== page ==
"Every candidate that looked really good, we were going up and saying 'We'd like to interview you now for a June job.'" The company intends to hire seven to nine contest participants.

The contest winner, Tom Keenan, a 21-year-old senior at Bryant, says his mother urged him to enter. Days later, he interviewed for a job as a business development rep at Acquia; he starts in June.

"If you asked me six months ago if I'd become a salesman, I would've said absolutely not," he said, noting that he had assumed that "salespeople only sold products to take the consumers' money--and that bothered me."

Companies are rethinking their compensation strategies to appeal to young people who want more of a financial safety net, favoring a higher base pay with a lower proportion of the riskier commission pay. In the pay mix for sales jobs, the base portion has increased 11.7% from 2010 through 2014 while the variable amount has remained steady, according to Xactly Corp., a firm whose software tracks sales compensation and helps companies formulate incentive strategies.

"People don't want super high-risk jobs," said Christopher Cabrera, Xactly's CEO. Companies typically offer a 50-50 split of base and variable pay for entry-level jobs, he said.

As much as companies are eager to fill sales-rep jobs, the heavy investment to get new hires up to speed has made employers careful about bringing on new blood, says Alan Benson, a professor at the University of Minnesota Carlson School of Management who studies sales organizations.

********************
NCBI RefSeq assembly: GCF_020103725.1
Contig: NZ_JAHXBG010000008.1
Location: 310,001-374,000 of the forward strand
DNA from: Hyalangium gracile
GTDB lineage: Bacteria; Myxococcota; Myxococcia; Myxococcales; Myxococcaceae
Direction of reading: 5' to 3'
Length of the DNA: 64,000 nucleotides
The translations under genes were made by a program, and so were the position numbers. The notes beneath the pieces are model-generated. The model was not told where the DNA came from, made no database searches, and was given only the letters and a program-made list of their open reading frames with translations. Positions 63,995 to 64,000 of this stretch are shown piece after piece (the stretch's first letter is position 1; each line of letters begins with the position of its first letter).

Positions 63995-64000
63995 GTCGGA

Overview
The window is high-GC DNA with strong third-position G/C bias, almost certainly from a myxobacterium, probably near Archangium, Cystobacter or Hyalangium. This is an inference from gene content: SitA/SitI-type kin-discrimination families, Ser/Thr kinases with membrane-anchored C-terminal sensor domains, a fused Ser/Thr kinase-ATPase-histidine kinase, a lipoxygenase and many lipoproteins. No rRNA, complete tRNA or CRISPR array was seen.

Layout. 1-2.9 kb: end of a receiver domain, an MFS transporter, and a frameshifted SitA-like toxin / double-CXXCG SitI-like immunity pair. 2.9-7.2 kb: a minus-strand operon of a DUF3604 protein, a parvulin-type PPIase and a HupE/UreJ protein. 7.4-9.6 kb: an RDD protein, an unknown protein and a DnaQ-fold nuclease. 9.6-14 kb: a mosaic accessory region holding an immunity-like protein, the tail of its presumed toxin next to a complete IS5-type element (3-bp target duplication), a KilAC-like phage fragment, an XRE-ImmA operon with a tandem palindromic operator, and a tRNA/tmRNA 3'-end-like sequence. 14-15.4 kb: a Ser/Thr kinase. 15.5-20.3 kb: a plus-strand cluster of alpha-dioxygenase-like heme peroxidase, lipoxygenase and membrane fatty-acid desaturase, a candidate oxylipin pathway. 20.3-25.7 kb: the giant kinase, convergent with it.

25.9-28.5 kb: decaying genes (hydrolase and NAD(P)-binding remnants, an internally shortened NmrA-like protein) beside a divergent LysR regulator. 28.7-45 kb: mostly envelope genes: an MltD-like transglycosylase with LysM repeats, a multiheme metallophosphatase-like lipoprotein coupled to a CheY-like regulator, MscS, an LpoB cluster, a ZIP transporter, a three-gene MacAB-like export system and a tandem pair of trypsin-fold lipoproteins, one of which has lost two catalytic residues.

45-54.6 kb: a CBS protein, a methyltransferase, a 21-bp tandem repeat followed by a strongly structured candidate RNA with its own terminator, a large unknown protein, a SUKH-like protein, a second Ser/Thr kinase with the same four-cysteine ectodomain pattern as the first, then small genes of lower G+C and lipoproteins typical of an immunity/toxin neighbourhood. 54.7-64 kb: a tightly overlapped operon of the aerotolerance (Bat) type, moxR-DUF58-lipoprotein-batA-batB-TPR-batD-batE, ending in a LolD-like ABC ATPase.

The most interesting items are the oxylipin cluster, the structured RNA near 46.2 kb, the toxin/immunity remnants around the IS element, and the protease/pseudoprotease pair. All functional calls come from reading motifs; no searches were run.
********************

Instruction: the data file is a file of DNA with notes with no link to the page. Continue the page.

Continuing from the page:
"To get someone through the door means you also have to train them, and that can be extremely expensive. There's usually a ramp-up of six months before they're productive, so you can't really take a risk."

To hedge their bets, more employers are requiring new hires arrive with a college degree. Some 56% of job postings for wholesale and technical sales reps ads now require a bachelor's degree, but only 43% of current sales workers have that degree, according to an analysis by Burning Glass.

Universities are getting the message. DePaul has revised its sales courses to reflect the new reality of sales jobs, emphasizing critical thinking and collaboration, said Ms. Fogel. A biannual DePaul survey found that 101 U.S. colleges offered sales curricula in 2011, up from 44 in 2007.

"These are great jobs that are going begging," said Ms. Fogel. "It's a field that may finally be getting a little respect."

This article was written by Lauren Weber from Dow Jones